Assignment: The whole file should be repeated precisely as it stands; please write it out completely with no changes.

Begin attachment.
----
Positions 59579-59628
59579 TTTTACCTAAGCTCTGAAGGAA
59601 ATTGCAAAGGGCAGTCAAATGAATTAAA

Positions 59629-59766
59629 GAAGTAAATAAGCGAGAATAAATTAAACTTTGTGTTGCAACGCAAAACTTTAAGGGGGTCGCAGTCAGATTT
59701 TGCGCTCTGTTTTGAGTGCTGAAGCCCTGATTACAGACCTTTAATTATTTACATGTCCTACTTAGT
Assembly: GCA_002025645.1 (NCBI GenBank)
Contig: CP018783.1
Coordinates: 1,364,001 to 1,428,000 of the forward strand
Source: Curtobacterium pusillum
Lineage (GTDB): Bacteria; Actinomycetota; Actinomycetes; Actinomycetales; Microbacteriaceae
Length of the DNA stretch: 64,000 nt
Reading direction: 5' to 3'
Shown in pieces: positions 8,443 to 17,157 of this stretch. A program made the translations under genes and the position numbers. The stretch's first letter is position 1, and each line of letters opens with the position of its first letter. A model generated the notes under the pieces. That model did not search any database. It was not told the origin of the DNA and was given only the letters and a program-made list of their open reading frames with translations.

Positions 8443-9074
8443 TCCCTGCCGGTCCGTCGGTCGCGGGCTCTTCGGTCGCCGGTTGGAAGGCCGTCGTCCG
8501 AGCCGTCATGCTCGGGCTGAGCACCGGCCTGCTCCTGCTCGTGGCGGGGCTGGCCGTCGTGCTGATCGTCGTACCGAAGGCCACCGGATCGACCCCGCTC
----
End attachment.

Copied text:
Positions 59579-59628
59579 TTTTACCTAAGCTCTGAAGGAA
59601 ATTGCAAAGGGCAGTCAAATGAATTAAA

Positions 59629-59766
59629 GAAGTAAATAAGCGAGAATAAATTAAACTTTGTGTTGCAACGCAAAACTTTAAGGGGGTCGCAGTCAGATTT
59701 TGCGCTCTGTTTTGAGTGCTGAAGCCCTGATTACAGACCTTTAATTATTTACATGTCCTACTTAGT
Assembly: GCA_002025645.1 (NCBI GenBank)
Contig: CP018783.1
Coordinates: 1,364,001 to 1,428,000 of the forward strand
Source: Curtobacterium pusillum
Lineage (GTDB): Bacteria; Actinomycetota; Actinomycetes; Actinomycetales; Microbacteriaceae
Length of the DNA stretch: 64,000 nt
Reading direction: 5' to 3'
Shown in pieces: positions 8,443 to 17,157 of this stretch. A program made the translations under genes and the position numbers. The stretch's first letter is position 1, and each line of letters opens with the position of its first letter. A model generated the notes under the pieces. That model did not search any database. It was not told the origin of the DNA and was given only the letters and a program-made list of their open reading frames with translations.

Positions 8443-9074
8443 TCCCTGCCGGTCCGTCGGTCGCGGGCTCTTCGGTCGCCGGTTGGAAGGCCGTCGTCCG
8501 AGCCGTCATGCTCGGGCTGAGCACCGGCCTGCTCCTGCTCGTGGCGGGGCTGGCCGTCGTGCTGATCGTCGTACCGAAGGCCACCGGATCGACCCCGCTC